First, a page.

Barriers to Upward Mobility: A Spatial Analysis of Newark and the Challenges to Human Development
Like many American cities, Newark, New Jersey went through steady economic decline during the second half of the century. Waning industry, struggles over ethnic and racial succession, public policies that exacerbated population shifts to the suburbs and beyond–all sapped the Newark’s vitality. In recent years, the public, private, and nonprofit sectors have made significant investments in time and financial resource strategies to rekindle market forces, reform education and rebuild the physical infrastructure of the city. The efforts are starting to yield dividends, but there is still much to do. Among the many challenges still facing Newark is the large number of children living in concentrated poverty. Without necessary opportunities in education, shelter, personal health and well-being, it will be difficult to help these children and their families live what most Americans would say is a good life.
The Strong Health Communities Initiative (SHCI) commissioned this study to help understand defined target neighborhoods and the larger social and economic context in which these neighborhoods are embedded. This initiative is part of a national demonstration funded by Living Cities (a group of national and local foundations with a focus on revitalizing cities and communities) and its Integration Initiative. The theory of change rests on the SCHI supporting a comprehensive, targeted and coordinated set of initiatives in four Newark neighborhoods: Lower Broadway, Fairmont, Sussex and Clinton Hill.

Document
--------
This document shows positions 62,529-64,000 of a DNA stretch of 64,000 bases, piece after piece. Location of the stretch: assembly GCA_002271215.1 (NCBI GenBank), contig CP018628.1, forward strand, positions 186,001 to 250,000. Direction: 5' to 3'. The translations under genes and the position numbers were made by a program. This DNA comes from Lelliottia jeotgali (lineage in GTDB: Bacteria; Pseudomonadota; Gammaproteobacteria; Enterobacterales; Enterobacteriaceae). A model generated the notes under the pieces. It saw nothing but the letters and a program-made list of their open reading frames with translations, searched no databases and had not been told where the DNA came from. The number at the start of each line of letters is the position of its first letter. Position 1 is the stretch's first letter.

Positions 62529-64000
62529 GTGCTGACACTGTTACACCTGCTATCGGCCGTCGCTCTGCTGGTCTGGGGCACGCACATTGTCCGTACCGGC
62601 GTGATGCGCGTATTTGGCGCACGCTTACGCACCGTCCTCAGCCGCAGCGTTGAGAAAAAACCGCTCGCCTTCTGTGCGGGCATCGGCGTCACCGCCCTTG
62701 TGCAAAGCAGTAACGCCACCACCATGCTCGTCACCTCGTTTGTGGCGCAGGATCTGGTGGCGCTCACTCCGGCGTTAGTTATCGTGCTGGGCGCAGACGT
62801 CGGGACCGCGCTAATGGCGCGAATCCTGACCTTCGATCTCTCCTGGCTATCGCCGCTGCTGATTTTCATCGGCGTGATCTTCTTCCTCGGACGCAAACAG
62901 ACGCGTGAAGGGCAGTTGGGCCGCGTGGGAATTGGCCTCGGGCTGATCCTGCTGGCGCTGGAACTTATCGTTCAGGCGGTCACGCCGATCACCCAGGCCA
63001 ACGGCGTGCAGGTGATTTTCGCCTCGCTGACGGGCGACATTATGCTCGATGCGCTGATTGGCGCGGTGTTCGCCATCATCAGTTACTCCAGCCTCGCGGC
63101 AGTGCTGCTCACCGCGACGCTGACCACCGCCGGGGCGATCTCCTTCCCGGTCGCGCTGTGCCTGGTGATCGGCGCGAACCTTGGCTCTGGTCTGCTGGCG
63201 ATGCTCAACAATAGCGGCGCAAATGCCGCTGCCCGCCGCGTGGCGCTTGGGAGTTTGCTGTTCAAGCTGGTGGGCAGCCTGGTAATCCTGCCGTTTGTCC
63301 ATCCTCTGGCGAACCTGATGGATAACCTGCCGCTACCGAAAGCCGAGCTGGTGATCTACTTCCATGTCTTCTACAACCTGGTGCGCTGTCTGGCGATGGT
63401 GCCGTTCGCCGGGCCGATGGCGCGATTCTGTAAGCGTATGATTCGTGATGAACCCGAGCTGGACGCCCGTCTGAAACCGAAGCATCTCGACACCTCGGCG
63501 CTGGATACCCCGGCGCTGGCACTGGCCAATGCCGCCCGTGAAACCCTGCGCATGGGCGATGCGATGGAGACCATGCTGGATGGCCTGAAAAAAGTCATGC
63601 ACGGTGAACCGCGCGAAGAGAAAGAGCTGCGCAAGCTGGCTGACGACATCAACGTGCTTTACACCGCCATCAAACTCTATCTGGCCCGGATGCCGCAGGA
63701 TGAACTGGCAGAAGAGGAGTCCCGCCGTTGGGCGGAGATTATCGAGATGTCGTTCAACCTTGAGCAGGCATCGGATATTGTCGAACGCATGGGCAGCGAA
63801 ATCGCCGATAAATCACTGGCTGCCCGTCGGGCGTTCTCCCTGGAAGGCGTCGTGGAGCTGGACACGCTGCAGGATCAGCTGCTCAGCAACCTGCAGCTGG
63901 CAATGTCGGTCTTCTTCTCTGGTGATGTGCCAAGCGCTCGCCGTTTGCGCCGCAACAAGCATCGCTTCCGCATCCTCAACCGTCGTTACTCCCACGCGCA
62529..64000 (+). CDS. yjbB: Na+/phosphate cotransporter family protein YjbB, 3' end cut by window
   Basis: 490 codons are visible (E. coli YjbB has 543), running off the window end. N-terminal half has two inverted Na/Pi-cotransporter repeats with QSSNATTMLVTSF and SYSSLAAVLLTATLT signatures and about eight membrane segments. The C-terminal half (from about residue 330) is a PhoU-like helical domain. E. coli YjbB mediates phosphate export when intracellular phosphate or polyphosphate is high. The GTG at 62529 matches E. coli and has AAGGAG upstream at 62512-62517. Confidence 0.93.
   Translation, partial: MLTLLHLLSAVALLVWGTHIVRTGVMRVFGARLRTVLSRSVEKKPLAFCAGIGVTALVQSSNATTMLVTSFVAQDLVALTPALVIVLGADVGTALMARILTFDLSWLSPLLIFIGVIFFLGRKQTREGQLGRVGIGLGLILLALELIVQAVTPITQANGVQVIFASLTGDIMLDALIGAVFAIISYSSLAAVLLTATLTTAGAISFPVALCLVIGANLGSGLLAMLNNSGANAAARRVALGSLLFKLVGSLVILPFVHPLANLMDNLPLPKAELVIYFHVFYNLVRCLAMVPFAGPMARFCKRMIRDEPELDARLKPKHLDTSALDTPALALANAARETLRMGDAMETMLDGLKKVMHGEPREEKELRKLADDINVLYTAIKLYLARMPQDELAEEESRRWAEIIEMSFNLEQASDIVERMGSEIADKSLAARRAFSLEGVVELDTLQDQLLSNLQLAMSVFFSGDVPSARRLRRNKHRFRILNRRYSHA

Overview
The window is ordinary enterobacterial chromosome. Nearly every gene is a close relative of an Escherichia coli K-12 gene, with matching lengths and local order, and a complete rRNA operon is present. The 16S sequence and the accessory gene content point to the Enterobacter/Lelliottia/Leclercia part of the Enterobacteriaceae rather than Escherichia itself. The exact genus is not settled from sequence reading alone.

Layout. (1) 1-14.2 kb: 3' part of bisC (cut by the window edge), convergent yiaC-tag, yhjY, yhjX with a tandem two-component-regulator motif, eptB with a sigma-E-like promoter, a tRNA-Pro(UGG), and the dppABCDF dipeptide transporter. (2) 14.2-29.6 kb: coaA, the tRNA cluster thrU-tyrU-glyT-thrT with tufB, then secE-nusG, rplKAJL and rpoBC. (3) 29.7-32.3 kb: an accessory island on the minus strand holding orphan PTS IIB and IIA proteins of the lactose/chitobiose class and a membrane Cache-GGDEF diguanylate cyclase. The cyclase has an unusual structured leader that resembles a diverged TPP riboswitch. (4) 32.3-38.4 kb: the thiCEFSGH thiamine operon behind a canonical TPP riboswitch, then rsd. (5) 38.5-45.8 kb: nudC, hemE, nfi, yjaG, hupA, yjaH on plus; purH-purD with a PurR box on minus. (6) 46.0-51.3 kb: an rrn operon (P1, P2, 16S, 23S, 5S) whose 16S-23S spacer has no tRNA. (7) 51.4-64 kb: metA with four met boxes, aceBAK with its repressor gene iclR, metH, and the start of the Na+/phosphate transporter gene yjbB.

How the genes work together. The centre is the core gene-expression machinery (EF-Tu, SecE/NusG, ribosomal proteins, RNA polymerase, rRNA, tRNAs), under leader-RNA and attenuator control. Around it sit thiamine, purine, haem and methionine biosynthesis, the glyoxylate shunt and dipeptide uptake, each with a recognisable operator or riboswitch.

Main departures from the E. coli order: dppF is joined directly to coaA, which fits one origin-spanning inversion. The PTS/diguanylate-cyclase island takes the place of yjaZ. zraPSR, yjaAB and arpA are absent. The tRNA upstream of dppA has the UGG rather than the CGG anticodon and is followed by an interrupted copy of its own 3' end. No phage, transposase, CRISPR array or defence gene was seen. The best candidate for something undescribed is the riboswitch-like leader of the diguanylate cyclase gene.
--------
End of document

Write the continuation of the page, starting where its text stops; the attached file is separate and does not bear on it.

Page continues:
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Growing Leaders to Enhance Civil Society: Assessing the Contributions of Leadership Newark
Leadership Newark (LN) is a nonprofit organization devoted to furthering the economic, social, and political development of the city of Newark, New Jersey, by providing learning opportunities for present and future leaders through classroom seminars and real-world professional partnerships. Now in its fourteenth year, the program brings together a group of talented professionals who learn how to collaborate in order to galvanize public will toward a common vision for Newark. In autumn 2011, the board and executive staff of LN asked Dr. Roland V. Anglin of Rutgers University to construct an assessment methodology that would measure the impact of the program. The board and staff felt a strong need to document the organization’s accomplishments, and they commissioned Dr. Anglin and his team to complete an extensive survey of its alumni and other stakeholders to determine feelings towards the program and what specific knowledge and skills were gained.
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